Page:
Dodge County coping with sub-zero weather

February 1, 2019
Even with a heavy winter coat, a cow did not venture outside its shelter Wednesday on a local farm. According to UW-Extension, in extreme temperatures animals may become stressed and begin to require additional feed in order to maintain body temperature. As long as this additional energy supply is met by more feed intake, the animals will survive just fine.

As winter temps sunk Wednesday to bone-chilling levels, many local residents stayed home and out of danger, some ventured out for entertainment and food, and others didn’t see what the big deal was.

Ron Schultz recalled cold winter days in the 1950s and 1960s during a stop at the Daily Citizen office.

“We never knew the word wind chill in those days,” said Schultz, who is from the Columbus/Waterloo area.

In those days, Schultz said that they never canceled school.

“No one was concerned about freezing fingers. We dressed for it,” he said.

Equipment problems at farms back then meant something special to children, Schultz said.

“It would be a good day,” Schultz said. “We wouldn’t have to go to school because we’d be needed to fix things on the farm.”

People would wear layers, Schultz noted, which would help with keeping the cold at bay. There were also lots of outside jobs that needed to be done on the farm so people would keep busy to keep warm as well.

As of Wednesday afternoon, the city of Beaver Dam had not had any water main breaks this week, though there was a main break last week.

“Thankfully, knock on wood, we have had no issues,” utilities director Rob Minnema said.

Minnema said he has heard from local plumbers responding to calls for pipes, but Minnema said snow cover helped stop frost from penetrating into infrastructure.

While many businesses closed, Family Video was not among them.

Assistant manager Sarah Donovan said both the Beaver Dam and Waupun Family Video stores have been busy with people picking up rental movies and games. Public libraries, which may sometimes be an alternative, have been closed.

“We were pretty dead this morning,” Sarah said Wednesday. “But we got busier in the afternoon.”

The most popular rentals were “Hunter Killer” and “First Man” for adults and “Goosebumps 2” for children.

In addition, she said many people planned ahead and rented movies Tuesday.

Sarah’s husband, Kristian Donovan, is an assistant manager at the neighboring Marco’s Pizza. Donovan said that they had been busy all day as well.

“Everyone has been very grateful and there has been a lot of generous tipping,” he said. “They have also been very understanding with the wait times with the weather.”

Dodge County Highway Commissioner Brian Field said his department is faced with multiple challenges.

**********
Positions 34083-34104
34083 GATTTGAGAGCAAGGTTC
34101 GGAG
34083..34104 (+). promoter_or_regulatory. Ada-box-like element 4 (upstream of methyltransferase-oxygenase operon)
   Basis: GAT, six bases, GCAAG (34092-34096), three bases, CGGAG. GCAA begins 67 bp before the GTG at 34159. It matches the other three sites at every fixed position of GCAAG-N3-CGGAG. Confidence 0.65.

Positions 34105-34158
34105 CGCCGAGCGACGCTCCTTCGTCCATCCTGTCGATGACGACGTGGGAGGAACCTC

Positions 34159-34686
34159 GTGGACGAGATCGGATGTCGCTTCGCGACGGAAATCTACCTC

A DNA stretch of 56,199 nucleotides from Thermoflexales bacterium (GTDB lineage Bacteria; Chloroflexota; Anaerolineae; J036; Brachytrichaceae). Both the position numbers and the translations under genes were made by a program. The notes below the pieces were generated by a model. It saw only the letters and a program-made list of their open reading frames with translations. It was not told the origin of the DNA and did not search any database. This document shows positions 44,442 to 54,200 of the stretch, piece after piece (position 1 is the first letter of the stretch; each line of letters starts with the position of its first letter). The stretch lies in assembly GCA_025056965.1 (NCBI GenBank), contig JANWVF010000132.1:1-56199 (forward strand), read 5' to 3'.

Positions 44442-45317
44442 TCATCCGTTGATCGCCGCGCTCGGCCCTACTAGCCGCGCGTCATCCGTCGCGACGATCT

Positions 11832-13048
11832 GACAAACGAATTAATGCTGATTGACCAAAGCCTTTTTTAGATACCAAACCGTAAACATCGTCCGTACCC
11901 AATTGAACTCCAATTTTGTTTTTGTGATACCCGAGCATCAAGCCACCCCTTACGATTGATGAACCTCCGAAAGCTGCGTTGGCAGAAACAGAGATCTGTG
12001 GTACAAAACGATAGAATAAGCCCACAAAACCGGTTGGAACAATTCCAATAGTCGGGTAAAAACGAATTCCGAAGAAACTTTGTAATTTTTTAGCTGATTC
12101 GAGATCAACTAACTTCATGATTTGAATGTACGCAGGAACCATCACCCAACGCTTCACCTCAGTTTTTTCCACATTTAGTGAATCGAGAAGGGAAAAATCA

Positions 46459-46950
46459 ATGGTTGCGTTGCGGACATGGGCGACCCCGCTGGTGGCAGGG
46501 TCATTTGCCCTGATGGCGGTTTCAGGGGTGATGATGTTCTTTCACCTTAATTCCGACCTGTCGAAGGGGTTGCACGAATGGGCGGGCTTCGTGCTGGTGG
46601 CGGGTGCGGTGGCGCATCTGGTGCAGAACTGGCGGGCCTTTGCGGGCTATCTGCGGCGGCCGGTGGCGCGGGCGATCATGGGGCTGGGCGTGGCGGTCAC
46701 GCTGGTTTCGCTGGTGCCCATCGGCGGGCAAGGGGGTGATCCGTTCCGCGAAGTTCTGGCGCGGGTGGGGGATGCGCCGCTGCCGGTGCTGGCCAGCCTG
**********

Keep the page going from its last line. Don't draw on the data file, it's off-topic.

“We are struggling with the extreme temperatures and blowing, drifting snow here in Dodge County,” he said via email Wednesday afternoon. “We had crews out all night on Class 1 State highways working in teams of two drivers, two trucks to ensure no one was out alone should there be equipment failures.”

There were some equipment failures due to the cold, but he said everyone was safe.

“Additional crews were out early this morning in teams of two to address drifting snow on the balance of the state and county highways,” Field said. “Our highways are in fair winter condition with scattered slippery spots. Additional drifting may occur this evening.”

He repeated the warnings issued by other county departments, asking drivers to refrain from traveling under these conditions unless absolutely necessary.

“It is important to be alert and to realize that though a section of pavement may appear to be dry and safe there may be a drift or an icy area around the next curve or over the next hill,” Field said. “These hazards will cause drivers to lose control of their vehicles if they are driving too fast for these conditions. If residents choose to travel I recommend they allow extra time, drive at a safe speed and be sure to have warm gear and blankets in the vehicle.

“Recovering stranded motorists under these conditions is a slow and difficult challenge. Saying home is the safest option.”

Dodge County Emergency Management Director Amy Nehls concurred.

“Nothing really has changed for last week’s tips,” Nehls said in an email. “The National Weather Service’s forecast has been on target all along. People seem to be heeding the warnings and staying inside, which is helping to diminish traffic, thus helping our first responders (law enforcement, fire departments and emergency medical services) see a lower amount of calls for accidents and run offs.

“Again the forecast is a wind chill warning through Thursday noon. If people have to travel they should have an emergency kit and wear appropriate layers of clothing. However, if possible, people should delay travel until the warning subsides.”

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